Here are a few examples of the tops that I've made. At the last craft show I did, I had a big bowl of them on the table next to a picture frame. The glass in the frame was waxed and the picture was the price sign ($1) for my tops - and the arena! I'd keep tops spinning the whole weekend, and invite the kids over to give it a try. I was surprised at how many kids didn't know how to spin a top! It was a great hook to get mom to come over and buy something more expensive. :P
b00kemdano is offline  
Sponsored Links
Advertisement
 
post #4 of 13 Old 10-16-2010, 10:55 PM Thread Starter
No Longer Here
 
Join Date: Oct 2007
Posts: 3,536
View frankp's Photo Album My Photos
Thanks for the information, folks. I appreciate it. I'll definitely have to rework the one I made so that the 1 year old I made it for can actually use it as something other than a projectile weapon. Right now the thing looks very much like a plumb bob, but I'll shorten it quite a bit based on the information you folks have given me. Thank you very much.
frankp is offline  
post #5 of 13 Old 10-18-2010, 09:05 AM Thread Starter
No Longer Here
 
Join Date: Oct 2007
Posts: 3,536
View frankp's Photo Album My Photos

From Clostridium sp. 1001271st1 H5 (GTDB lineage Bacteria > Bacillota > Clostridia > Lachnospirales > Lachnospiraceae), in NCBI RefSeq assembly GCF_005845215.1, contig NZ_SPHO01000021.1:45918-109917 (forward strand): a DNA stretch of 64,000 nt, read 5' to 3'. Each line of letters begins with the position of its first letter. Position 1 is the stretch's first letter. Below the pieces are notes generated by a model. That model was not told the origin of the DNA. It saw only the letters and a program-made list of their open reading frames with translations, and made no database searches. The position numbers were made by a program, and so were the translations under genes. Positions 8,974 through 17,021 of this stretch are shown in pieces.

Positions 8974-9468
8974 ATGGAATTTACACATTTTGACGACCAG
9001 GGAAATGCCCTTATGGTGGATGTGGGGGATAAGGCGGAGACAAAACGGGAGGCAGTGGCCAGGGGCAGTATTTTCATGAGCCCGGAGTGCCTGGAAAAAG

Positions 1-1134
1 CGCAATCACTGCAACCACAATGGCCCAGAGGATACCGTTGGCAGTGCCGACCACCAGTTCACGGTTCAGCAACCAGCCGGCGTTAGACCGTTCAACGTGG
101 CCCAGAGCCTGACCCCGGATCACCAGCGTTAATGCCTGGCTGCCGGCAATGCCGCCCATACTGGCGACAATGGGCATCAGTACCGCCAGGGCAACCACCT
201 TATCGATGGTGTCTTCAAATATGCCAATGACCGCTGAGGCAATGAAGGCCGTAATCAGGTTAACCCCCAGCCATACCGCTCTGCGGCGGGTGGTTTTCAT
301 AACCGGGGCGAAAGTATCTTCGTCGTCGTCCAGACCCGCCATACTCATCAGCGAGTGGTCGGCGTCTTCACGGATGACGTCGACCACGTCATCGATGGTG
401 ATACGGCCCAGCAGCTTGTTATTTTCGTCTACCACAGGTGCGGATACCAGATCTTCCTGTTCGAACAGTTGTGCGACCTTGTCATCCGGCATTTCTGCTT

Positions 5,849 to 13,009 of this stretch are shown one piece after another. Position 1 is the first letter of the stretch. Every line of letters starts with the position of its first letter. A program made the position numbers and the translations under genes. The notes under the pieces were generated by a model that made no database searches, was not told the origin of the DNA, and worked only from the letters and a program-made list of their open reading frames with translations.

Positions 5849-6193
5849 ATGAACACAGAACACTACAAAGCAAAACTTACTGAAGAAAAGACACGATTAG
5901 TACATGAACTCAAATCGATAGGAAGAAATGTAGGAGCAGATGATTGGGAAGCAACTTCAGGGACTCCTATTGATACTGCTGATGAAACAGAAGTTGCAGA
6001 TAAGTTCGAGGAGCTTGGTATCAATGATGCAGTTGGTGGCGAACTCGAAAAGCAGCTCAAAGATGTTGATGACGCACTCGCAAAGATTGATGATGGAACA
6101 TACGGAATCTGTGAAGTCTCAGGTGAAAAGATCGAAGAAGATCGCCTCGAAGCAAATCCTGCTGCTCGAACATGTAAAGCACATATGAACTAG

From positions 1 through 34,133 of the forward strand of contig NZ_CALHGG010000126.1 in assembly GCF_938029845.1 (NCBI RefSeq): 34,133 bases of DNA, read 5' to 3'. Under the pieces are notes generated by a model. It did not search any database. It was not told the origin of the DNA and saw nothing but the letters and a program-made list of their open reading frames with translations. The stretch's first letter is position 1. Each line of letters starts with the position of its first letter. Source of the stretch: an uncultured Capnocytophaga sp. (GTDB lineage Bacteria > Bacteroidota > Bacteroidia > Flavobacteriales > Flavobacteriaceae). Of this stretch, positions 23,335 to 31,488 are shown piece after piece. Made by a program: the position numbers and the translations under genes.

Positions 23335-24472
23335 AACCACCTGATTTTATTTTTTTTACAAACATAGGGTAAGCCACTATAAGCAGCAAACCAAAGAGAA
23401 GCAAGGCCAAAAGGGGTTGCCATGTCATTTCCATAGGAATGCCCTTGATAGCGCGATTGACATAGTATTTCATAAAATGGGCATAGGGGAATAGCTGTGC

I didn't bother trying to rework the first one. I instead made a new one out of some scrap padauk. Turned out reasonably well and spins for about 2 minutes, which is more than enough to entertain the one year olds.
frankp is offline  
post #6 of 13 Old 10-18-2010, 05:42 PM
Splinter Cushion
 
Join Date: Feb 2009
Location: Huntsville, AL
Posts: 661
View b00kemdano's Photo Album My Photos
I like making tops with padauk, it turns very smoothly, doesn't splinter much, polishes nicely, and is hefty enough to have some good spinning mass.

Let's see some pics!
b00kemdano is offline  
post #7 of 13 Old 10-19-2010, 02:53 PM
Senior Member
 
duncsuss's Avatar
 
Join Date: Aug 2009
Location: Boston, MA
Posts: 2,609
View duncsuss's Photo Album My Photos
another way to lower the center of gravity

Frank --

It might be possible to lower the center of gravity of your first spinning top by drilling out some wood from the bottom and filling it with something very heavy. I was going to suggest lead shot but then remembered this a child's toy so lead isn't a good idea ... maybe a lump of steel or iron?

D.